The ecological goods and services provided by the world's oceans are critical to human well-being and prosperity. However, the sustainable management of these resources remains a significant challenge. Embedded within large, complex socio-ecological systems and facing uncertain and unpredictable threats, such as those associated with climate change and population growth, successfully protecting marine resources requires the integration of science into policy to support evidence-informed decision-making.
News and Updates
The sixth summer school in the IMBeR ClimEco series will be held in Yogyakarta in Indonesia from 1-8 August 2018. It will deal with interdisciplinary approaches for sustainable management of marine resources. Because of the complexity of the dynamic social-ecological systems in which they are embedded, as well as the projection that the effects of natural and anthropogenic impacts are likely to intensify, successful marine management requires governance approaches that consider the social and ecological dimensions in tandem.
A satellite view of the deforestation in the wildlife refuge Punta de Manabique in Guatemala, and a vision proposal to revert the actual destructive tendency.
Punta de Manabique is the only place in Guatemala with coral reefs. It is home to two endangered species: The Hammerhead Shark (Sphirna mokarran) and the Chumbimba (Vieja Maculicauda). It has the most extensive seagrasses in the country, beaches and waves, swamps, tall forests, palms, mangroves, guamiles and freshwater lagoons. It provides shelter to the largest number of migratory birds in Guatemala. The flooded forests or swamps of Confra (Manicaria saccifera), a species of palm, is one of the rarest ecosystems in Guatemala, which exists only in this region.
However, since 2005 the area has been rapidly deforested. Currently, the agricultural frontier continues, wood extraction, destruction of the Motagua river basin, fauna extraction, overfishing, garbage and pollution.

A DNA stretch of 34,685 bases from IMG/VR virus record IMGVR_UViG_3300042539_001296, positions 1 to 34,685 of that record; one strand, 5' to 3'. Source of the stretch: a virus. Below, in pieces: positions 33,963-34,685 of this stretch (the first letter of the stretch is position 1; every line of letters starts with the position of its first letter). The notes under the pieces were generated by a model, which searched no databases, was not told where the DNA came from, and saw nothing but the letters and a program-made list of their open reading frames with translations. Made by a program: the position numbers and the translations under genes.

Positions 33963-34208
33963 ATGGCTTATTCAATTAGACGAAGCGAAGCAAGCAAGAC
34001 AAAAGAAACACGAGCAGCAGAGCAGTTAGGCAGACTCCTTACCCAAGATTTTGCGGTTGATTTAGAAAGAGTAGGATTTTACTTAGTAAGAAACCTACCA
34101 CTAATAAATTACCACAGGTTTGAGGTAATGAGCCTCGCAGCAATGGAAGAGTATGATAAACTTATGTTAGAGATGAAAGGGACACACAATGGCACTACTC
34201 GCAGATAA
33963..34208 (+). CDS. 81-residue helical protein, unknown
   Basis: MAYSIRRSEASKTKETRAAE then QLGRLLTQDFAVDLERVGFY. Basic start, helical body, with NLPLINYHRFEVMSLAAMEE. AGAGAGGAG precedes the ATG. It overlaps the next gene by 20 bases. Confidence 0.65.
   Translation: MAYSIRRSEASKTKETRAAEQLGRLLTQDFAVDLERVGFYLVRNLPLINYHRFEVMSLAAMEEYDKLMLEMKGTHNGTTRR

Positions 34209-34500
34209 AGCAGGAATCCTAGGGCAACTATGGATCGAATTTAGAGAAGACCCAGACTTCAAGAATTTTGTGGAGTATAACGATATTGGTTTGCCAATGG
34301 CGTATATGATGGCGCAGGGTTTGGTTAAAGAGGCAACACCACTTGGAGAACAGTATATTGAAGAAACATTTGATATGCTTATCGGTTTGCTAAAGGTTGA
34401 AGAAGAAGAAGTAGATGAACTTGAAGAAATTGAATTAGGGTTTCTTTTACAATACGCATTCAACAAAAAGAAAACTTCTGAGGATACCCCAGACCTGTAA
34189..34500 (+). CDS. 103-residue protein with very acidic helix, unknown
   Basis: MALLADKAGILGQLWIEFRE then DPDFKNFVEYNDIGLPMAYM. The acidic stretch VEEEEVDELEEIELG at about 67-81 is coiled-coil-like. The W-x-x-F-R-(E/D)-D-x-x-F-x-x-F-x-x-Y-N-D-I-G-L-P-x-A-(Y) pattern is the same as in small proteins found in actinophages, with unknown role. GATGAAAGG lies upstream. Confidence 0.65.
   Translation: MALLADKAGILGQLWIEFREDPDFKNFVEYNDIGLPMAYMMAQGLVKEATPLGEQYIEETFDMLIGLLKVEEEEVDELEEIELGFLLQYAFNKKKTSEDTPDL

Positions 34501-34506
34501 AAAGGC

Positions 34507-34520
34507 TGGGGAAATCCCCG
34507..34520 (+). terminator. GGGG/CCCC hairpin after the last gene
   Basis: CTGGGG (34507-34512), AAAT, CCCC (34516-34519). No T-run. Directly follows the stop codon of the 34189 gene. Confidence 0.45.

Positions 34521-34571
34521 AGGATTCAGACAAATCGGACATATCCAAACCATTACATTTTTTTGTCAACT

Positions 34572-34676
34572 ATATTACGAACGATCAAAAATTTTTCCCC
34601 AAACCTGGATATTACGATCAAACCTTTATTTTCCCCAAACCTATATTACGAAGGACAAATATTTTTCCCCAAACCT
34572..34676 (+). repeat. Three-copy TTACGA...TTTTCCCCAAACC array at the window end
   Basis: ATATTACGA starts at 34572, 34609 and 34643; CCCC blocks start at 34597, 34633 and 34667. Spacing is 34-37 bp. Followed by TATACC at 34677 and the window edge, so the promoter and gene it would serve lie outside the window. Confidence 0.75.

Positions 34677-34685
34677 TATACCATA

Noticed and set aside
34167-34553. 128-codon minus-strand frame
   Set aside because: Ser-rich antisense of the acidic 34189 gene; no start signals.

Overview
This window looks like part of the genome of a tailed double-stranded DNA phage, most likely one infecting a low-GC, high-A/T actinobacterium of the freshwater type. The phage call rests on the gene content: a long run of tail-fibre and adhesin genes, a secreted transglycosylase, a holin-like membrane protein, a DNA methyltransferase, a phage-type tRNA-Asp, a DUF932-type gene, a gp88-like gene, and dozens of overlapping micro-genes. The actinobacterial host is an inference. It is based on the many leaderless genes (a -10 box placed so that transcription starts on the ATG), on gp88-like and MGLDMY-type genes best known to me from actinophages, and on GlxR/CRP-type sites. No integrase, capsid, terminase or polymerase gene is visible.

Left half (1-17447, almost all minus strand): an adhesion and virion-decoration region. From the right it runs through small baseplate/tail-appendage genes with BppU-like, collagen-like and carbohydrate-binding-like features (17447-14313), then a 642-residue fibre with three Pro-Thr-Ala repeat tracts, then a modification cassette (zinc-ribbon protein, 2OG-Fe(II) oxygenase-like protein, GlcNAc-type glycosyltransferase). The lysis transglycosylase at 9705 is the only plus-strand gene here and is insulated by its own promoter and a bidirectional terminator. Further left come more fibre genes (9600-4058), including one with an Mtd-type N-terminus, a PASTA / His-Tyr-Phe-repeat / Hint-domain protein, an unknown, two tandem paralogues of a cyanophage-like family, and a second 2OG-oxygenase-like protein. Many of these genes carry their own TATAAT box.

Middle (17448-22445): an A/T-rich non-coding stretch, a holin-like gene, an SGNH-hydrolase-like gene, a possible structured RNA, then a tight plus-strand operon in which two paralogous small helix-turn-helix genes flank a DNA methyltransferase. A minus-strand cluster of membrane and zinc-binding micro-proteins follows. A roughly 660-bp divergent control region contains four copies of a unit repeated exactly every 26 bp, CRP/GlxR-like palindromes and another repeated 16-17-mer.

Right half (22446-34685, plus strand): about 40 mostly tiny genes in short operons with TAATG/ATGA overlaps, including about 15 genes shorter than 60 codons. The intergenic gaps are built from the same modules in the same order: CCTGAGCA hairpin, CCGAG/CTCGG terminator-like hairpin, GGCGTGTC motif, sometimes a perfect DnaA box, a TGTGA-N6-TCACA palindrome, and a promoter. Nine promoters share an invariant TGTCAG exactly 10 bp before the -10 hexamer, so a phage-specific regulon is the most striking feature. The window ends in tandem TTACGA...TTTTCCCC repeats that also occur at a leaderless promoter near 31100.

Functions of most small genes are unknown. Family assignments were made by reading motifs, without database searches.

A new TRAFFIC report reveals a thriving trade in poached South African abalone Haliotis midae in Hong Kong, where the marine mollusc is considered a delicacy in Cantonese cuisine. Over the last 20 years, the illegal harvest of abalone in South Africa has exceeded the legal quotas, with criminal networks poaching and smuggling wild abalone to Hong Kong, which imports about 90% of all dried South African abalone.
Via The Guardian
"'By identifying vulnerable marine ecosystems and registering their locations with CCAMLR (the body set up to manage Antarctic marine life), they can then be incorporated into the mathematical models that are being used to help generate Marine Protected Areas for this region.'"
Via The Drum
"Created for the Marine Conservation Society (MCS) by creative shop Daughter, the campaign launched at the end of last month and asks punters to picture the catastrophic impact that plastic pollution has on marine wildlife, by displaying shocking images of people swallowing polythene food bags and disposable plastic cutlery."
Via The Fish Site
"Kenya has seen significant aquaculture growth and development over the years, but one of the constraints faced by Kenyan farmers is a low survival rate among fry, due to the low-quality, or lack, of live feeds. This has led to an increasing demand for valuable sources such as Artemia (brine shrimp) biomass and cysts (the shrimps’ dormant eggs). Artemia are particularly convenient as their cysts can be stored in airtight cans for many years and hatched 24 hours prior to feeding."
"Traces of life on land are increasingly showing up in oceans and in ocean life. Scientists are finding a growing presence of pharmaceuticals, small pieces of plastic and household chemicals in the bodies of Pacific razor clams, Pacific oysters and remote seabird"
Via Oceans Deeply
"A nearly decade-long University of Alaska project to monitor the ecology of puffins, crested auklets and other seabirds that flock to the storm-tossed Aleutian Islands has produced crucial baseline information about microplastics contamination in marine waters off Alaska. Of more than 200 Aleutian birds initially examined, nearly 1 in 5 turned out to have some type of organic materials in their stomachs, researchers found."
Via Hakai Magazine
"When the September die-off hit, ecologist Claudia Halsband from Akvaplan-niva a private research firm, hurried to the fjord and spent a week sampling the waters. Halsband and a team of scientists from the firm and Norwegian universities had spent the summer in Ryggefjord, working the case of those earlier mass mortalities, though without much luck. But when she returned two months later, Halsband finally found something out of the ordinary."